Sound Shapes Review
Have you ever dreamt of being a cell-shaded blob? Rolling and jumping around a colourful, 2D environment collecting strange shapes that increase an ever expanding, funk-tastic soundtrack with each acquisition? Before playing Sound Shapes I can’t say that the idea had ever occurred to me, but after just a few minutes it seemed like it was my life’s calling.
Sound Shapes is a game that has been caught on the fringes of release for a while now. Its original release date was set some six months ago but only now has it materialised on to the PSN in the form of a cross-play title for both PS3 and PSVita. So now it has finally come out, is it worth a look? In short, yes. In fact other than a few shortcomings this is one of the most worthwhile investments on the PSN.
The idea is simple. You take control of a non-descript blob that is able to roll, jump and stick to certain surfaces. You must travel from left to right (and occasionally other directions) collecting shapes and avoiding certain enemies and terrain. The premise is clearly well trodden ground and has been explored for many years over many titles and formats. However it is the way in which Sound Shapes goes about this side scrolling dynamic that makes it truly unique. The art direction is superb and the colour palette used is a perfect balance between vibrant and garish. Sound Shapes looks both simple and amazing at the same time and each set of stages is varied in style without feeling over complicated or overwhelming. Although it seems basic at first the games control system is actually very well balanced and will reward you for your practice. This become way more apparent in the end game content when jumps have to be frame perfect.
Now we come to the real crux of Sound Shapes’ gameplay – the music. The first thing worth mentioning here is that Queasy Games did not cop-out on the score. They have enlisted the talents of artists such as Beck and Deadmau5 to construct a truly original system. Each stage begins with just a bare-bones beat, then for every collectable you pick up another layer is added to the track. This concept is put to use so seamlessly that you will be pulled in without realising. It is in fact possible to complete each stage without collecting anything but hearing how the music will progress with each pick up will push you to go for every single item.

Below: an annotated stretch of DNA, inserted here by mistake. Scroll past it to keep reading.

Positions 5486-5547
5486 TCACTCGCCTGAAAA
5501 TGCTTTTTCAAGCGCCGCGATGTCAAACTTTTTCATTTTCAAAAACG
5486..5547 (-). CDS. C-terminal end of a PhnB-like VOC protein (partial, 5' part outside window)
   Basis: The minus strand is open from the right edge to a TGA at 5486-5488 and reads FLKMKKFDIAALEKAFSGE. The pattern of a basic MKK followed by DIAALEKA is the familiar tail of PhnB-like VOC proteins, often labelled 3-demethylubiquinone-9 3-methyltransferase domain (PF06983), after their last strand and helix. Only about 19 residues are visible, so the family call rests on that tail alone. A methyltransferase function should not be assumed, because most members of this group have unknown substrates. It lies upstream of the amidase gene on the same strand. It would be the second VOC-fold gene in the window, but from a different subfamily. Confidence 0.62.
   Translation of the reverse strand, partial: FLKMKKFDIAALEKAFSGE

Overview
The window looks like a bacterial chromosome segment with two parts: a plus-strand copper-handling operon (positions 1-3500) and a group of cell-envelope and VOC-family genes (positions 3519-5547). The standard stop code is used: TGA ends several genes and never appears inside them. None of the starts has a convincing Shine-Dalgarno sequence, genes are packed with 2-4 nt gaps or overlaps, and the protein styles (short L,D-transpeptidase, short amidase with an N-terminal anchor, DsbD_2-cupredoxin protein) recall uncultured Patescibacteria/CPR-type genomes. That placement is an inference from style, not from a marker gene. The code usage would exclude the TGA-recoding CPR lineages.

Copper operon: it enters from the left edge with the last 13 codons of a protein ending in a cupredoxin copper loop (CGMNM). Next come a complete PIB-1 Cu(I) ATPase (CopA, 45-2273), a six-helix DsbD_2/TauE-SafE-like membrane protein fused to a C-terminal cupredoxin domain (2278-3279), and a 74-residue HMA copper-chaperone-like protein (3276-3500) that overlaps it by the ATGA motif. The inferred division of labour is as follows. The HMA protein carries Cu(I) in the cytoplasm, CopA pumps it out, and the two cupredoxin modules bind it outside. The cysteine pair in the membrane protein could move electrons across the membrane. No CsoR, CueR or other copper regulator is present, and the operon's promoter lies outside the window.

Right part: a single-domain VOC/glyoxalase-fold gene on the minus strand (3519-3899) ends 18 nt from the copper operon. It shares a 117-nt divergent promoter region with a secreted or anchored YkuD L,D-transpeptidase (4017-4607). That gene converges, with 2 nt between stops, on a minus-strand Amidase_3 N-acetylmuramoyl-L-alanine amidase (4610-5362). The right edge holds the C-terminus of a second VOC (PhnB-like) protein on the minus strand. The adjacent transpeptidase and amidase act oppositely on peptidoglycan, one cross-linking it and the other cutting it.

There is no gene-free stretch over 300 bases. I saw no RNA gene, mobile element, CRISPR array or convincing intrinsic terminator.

Enemies and platforms move in time with every beat, forcing you to get into the rhythm in order to avoid certain obstacles and dangers as you make your way through the campaign. As you complete levels and collect items, more are added to your inventory for the games creation mode. This allows you to create and compose your own levels and music using a simple to learn, difficult to master level creator and share your creations online. The tutorials for this mode are great and hours of fun can be had just experimenting with different sounds and shapes before seeing what others have come up with online.
Despite all these positives, Sound Shapes is not without its flaws. The online service seems to be having some teething problems as I was booted on more than one occasion and also I had issues with the upload/download service. My greatest issue however came with the game’s structure. The campaign, although fun, I was not particularly challenging and didn’t last much over 4 hours. In contrast, the post campaign content was so difficult at points that it made me want to eat my own controller. I understand end game content should be tough but it would have been nice to see a more gradual learning curve rather than such a steep jump in difficulty. These issues, however, are minor issues and should not put you off picking up Sound Shapes.
At £9.99 (£7.99 for Playstation Plus members) it is a steal and its even better for Vita owners as they get it on both formats. It is also worth noting that both versions have separate Trophy lists for those (like me) who enjoy getting the Platinum. As well as this, the save files are completely compatible, meaning you get two Platinum trophies but only have to play through the game once. For those who don’t care for Trophies, it is still a nice feature as it allows you to pick up from where you left off on the go if you happen to own a PSVita.
Sound Shapes is a refreshing change of style and pace for the PSN. Although not perfect it does a lot of things that have not been seen (or heard) before and should be commended for doing so. Add to this a small price tag and cross-play features and you have a great package that no PS3 owner should ignore.